You should read what Steve Young and Mike Holmgren say are the most important skills needed to be a successful QB in the WCO.

Being able to scramble around and make an off-schedule play isn't one of them.
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The single trait that separates great quarterbacks from good quarterbacks is the ability to make the great, spontaneous decision, especially at a crucial time. The clock is running down and your team is five points behind. The play that was called has broken down and 22 players are moving in almost unpredictable directions all over the field.
That's exactly what he's saying.
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Old 02-08-2014, 07:34 PM    (permalink
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TheScout!! ‏@Inside_D_Hashes 3h
@DraftKlassen @Nate_Vasagam @SeanTrench No I am straight serious about Guiton over Bridgewater

TheScout!! ‏@Inside_D_Hashes 6h
After evaluating QB Teddy Bridgewater I have to rate him as "Off My Draft Board". Considerably overrated heading into the 2014 NFL Draft IMO

https://twitter.com/Inside_D_Hashes

Interesting stuff...
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Old 02-08-2014, 07:38 PM    (permalink
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TheScout!! ‏@Inside_D_Hashes 3h
@DraftKlassen @Nate_Vasagam @SeanTrench No I am straight serious about Guiton over Bridgewater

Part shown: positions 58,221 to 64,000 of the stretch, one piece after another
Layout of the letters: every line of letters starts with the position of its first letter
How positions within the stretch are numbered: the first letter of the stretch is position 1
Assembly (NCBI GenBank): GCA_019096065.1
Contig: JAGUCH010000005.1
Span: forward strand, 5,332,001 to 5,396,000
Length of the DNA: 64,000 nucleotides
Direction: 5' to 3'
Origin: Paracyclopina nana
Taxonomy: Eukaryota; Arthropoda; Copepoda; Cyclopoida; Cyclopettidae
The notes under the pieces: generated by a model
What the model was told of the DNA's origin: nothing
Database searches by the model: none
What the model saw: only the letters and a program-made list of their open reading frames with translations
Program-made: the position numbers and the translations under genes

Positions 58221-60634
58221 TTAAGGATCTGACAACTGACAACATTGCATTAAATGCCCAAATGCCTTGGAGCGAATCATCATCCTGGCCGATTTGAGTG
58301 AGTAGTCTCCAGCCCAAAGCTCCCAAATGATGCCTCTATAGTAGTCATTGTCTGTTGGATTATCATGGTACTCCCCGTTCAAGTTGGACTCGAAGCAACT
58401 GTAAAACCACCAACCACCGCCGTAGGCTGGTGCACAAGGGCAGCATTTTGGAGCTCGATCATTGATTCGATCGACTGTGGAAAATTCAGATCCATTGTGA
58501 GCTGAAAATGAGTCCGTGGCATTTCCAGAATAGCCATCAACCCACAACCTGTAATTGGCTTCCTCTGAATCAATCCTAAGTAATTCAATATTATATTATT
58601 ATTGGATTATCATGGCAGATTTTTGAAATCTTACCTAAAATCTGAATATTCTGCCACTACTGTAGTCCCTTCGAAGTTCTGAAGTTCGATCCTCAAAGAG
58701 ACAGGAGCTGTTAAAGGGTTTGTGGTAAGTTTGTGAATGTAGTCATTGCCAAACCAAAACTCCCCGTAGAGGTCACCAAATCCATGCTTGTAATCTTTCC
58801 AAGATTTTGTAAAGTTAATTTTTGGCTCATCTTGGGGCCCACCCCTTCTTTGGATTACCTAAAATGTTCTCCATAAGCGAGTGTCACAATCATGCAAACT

TheScout!! ‏@Inside_D_Hashes 6h
After evaluating QB Teddy Bridgewater I have to rate him as "Off My Draft Board". Considerably overrated heading into the 2014 NFL Draft IMO

https://twitter.com/Inside_D_Hashes

Interesting stuff...
I'm pretty sure he has zero clout in the scouting world, so I don't think his evaluation means anything.
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Old 02-08-2014, 07:39 PM    (permalink
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Originally Posted by worldtheofend View Post
TheScout!! ‏@Inside_D_Hashes 3h
@DraftKlassen @Nate_Vasagam @SeanTrench No I am straight serious about Guiton over Bridgewater

TheScout!! ‏@Inside_D_Hashes 6h
After evaluating QB Teddy Bridgewater I have to rate him as "Off My Draft Board". Considerably overrated heading into the 2014 NFL Draft IMO

https://twitter.com/Inside_D_Hashes

Interesting stuff...
Clearly someone just aiming for shock value
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Old 02-08-2014, 07:43 PM    (permalink
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I'm pretty sure he has zero clout in the scouting world, so I don't think his evaluation means anything.